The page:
Delve Deeper: About EECO Project
Photo Credit: PSI Malawi
4,334,884 unintended pregnancies prevented. (MDG 5*)
10,530 maternal deaths prevented. (MDG 5)
478,545 deaths due to malaria, diarrhea & pneumonia prevented. (MDG 4 & 7)
260,517 HIV infections prevented. (MDG 6)
811,165 long-acting, reversible contraceptives inserted (including implants and intrauterine devices), empowering women and couples to plan for the families they desire. (MDG 5)
353,924 voluntary adult medical male circumcisions performed, preventing HIV and other sexually transmitted infections (STIs). (MDG 6)
2,137,790 voluntary testing and counseling sessions for HIV and other STIs conducted, reducing transmission rates and increasing access to treatment through referrals. (MDG 6)
38,841,985 long-lasting insecticide-treated nets, protecting families from malaria. (MDG 4 & 6)
1,143,414,790 male and female condoms, preventing transmission of HIV and other STIs and empowering women and couples to plan for the families they desire. (MDG 5 & 6)
2,846,858 diarrhea treatment kits, saving children’s lives by reducing the severity and duration of diarrheal disease. (MDG 4)
24,218 courses of directly observed therapy, saving lives by treating tuberculosis. (MDG 6)
841,682 pre-packaged antibiotics, saving lives by treating pneumonia. (MDG 4 & 8)
17,845,632 courses of artemisinin–based combination therapy, saving lives by treating malaria. (MDG 4 & 8)
13 billion liters of water treated with water treatment products. (MDG 4, 6 & 7)
*MDG = Millennium Development Goal
View PSI’s 2013 Health Impact.
PSI estimates the impact of its health interventions using the Disability-Adjusted Life Year (DALY), a unit of measurement developed by the World Bank and the World Health Organization to estimate years of life lost due to death and disability. We track each product we deliver and service we provide. We then use mathematical models to calculate the DALYs averted by our work.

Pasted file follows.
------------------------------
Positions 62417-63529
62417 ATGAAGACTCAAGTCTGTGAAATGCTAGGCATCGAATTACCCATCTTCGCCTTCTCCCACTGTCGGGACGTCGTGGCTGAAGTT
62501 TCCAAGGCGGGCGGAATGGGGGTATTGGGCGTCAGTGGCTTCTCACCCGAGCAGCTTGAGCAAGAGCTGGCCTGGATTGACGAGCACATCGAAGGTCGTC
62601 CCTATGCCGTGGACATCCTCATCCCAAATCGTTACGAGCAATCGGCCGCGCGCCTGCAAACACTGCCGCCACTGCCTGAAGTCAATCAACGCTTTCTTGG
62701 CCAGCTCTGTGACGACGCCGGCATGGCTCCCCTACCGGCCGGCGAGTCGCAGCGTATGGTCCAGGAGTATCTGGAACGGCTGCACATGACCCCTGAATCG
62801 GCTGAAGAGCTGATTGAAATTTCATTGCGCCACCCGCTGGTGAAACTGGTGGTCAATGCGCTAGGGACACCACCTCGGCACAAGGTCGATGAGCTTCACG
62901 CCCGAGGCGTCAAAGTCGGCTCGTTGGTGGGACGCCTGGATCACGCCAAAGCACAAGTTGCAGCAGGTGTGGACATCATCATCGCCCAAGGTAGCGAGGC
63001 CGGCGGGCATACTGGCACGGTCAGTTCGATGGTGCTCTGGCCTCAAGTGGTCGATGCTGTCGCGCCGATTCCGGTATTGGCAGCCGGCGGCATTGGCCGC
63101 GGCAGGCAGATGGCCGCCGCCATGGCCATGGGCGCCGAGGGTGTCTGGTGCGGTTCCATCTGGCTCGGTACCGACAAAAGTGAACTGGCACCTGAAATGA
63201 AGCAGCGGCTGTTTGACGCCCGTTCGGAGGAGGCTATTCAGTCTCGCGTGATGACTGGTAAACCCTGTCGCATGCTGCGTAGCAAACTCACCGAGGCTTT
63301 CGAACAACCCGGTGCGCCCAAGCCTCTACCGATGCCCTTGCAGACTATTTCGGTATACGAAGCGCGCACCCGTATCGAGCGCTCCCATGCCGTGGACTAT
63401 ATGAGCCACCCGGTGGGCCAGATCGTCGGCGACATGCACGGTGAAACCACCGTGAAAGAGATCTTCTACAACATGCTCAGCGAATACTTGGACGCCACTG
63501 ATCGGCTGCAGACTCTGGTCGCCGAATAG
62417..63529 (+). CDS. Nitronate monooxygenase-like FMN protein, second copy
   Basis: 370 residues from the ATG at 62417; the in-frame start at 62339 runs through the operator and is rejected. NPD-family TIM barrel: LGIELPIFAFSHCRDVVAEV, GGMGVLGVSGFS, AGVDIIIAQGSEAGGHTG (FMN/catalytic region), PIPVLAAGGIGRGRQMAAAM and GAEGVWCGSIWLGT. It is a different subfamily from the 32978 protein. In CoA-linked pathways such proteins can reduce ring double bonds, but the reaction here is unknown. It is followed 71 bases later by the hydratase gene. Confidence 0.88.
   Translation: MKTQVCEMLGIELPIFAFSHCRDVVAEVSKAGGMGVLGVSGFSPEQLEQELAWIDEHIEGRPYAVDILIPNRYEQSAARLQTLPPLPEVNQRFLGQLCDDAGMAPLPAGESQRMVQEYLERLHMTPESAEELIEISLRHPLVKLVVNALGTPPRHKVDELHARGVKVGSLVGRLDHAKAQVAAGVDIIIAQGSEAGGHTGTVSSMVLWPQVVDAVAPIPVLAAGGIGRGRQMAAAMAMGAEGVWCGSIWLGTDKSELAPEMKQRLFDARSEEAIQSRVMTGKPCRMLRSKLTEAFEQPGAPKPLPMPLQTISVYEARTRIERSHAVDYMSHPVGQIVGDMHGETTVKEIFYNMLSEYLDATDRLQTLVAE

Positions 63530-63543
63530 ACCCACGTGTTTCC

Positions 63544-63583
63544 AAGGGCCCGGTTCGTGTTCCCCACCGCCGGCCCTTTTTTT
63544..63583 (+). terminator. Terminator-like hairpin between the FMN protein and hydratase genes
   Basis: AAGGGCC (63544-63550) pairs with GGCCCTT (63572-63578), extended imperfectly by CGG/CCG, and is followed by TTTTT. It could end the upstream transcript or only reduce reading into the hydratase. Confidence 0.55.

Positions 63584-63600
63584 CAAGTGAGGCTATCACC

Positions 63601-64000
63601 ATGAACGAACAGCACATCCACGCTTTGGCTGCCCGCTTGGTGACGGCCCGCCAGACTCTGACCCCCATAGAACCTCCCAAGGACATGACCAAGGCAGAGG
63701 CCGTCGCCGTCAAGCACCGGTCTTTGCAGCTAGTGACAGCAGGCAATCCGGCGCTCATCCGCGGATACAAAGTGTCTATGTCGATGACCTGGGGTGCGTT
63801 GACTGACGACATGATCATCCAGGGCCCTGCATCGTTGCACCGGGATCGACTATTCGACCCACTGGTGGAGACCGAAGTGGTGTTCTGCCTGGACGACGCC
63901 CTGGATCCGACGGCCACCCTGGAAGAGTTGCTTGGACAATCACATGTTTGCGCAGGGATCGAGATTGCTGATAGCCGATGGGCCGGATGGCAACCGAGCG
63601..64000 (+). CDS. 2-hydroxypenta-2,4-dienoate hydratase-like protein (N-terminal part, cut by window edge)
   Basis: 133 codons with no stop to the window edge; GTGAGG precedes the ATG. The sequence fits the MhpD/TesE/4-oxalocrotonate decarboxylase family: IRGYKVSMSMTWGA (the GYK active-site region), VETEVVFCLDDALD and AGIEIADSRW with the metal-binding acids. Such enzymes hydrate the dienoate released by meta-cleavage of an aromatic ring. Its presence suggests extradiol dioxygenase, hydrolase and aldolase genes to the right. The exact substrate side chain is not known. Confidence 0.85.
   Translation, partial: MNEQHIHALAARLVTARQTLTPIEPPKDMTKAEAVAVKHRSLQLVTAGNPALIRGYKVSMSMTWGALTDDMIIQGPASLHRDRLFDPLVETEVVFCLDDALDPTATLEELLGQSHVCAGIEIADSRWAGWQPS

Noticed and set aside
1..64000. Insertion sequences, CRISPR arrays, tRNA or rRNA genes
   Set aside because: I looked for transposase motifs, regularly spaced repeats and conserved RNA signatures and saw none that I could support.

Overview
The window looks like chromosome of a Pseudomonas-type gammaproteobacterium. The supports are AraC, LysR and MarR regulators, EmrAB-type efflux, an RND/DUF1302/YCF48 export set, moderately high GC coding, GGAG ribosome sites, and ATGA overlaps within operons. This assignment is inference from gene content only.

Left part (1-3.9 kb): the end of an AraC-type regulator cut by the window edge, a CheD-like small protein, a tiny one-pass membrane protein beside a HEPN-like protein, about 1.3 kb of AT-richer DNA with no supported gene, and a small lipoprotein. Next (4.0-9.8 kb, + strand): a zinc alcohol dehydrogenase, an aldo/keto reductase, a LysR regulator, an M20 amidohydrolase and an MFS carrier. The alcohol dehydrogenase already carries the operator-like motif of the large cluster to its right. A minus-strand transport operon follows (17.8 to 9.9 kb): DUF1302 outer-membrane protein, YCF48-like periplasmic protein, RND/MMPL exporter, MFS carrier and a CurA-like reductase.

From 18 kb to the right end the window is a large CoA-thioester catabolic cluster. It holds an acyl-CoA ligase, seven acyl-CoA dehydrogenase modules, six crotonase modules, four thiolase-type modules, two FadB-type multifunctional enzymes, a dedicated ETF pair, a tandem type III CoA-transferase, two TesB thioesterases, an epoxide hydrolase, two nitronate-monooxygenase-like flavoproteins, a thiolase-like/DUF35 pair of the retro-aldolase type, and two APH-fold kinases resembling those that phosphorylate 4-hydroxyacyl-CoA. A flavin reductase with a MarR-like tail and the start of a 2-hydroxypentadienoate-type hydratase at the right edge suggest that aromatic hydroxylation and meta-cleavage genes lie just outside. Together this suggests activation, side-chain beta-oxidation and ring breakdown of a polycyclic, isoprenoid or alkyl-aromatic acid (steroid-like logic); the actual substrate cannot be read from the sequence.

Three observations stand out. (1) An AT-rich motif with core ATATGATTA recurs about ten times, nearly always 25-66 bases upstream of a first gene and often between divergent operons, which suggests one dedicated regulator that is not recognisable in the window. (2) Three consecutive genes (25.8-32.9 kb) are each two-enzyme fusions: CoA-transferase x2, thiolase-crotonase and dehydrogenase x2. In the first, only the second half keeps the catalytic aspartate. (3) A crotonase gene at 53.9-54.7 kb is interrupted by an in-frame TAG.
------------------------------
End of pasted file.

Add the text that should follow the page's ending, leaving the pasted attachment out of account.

OUR IMPACT: Years of Healthy Life Added
At PSI, we believe that extreme poverty can be eradicated in our lifetime only by breaking the traditional development model. Together with our partners, we develop and test breakthrough concepts that actually have the potential to go to scale and make it easier for people in the developing world to lead healthier lives.
ONLY PSI HAS
A global network structure of more than 65 member organizations.
A 43-year track record of developing cutting-edge health solutions.
The ability to take proven health interventions to scale.
ONLY TOGETHER WITH OUR PARTNERS CAN WE
Invent effective health solutions.
Test concepts and bring investments to the right ideas.
Free 1.2 billion from poverty within our lifetime.
2014 REVENUE BY DONOR
EXPENSES BY YEAR (IN MILLIONS)
REVENUE BY YEAR
AstraZeneca United Kingdom
Bill & Melinda Gates Foundation
Civil Society Fund
Global Fund to Fight AIDS, Tuberculosis and Malaria
Government of India
Government of the Netherlands
Government of South Africa
Merck & Co., Inc.
Swedish International Development Cooperation Agency
United Kingdom Department for International Development
United Nations Children’s Fund
United Nations Office for Project Services
United Nations Population Fund
United States Agency for International Development
United States Centers for Disease Control and Prevention
United States Department of Defense
World Health Organization
* Donors listed contributed a minimum of U.S. $1 million in 2014.
The figures on this page are excerpted from statements and schedules issued by PSI’s external auditors. Copies of audited statements are available upon request from PSI in Washington, DC. Please email firstname.lastname@example.org.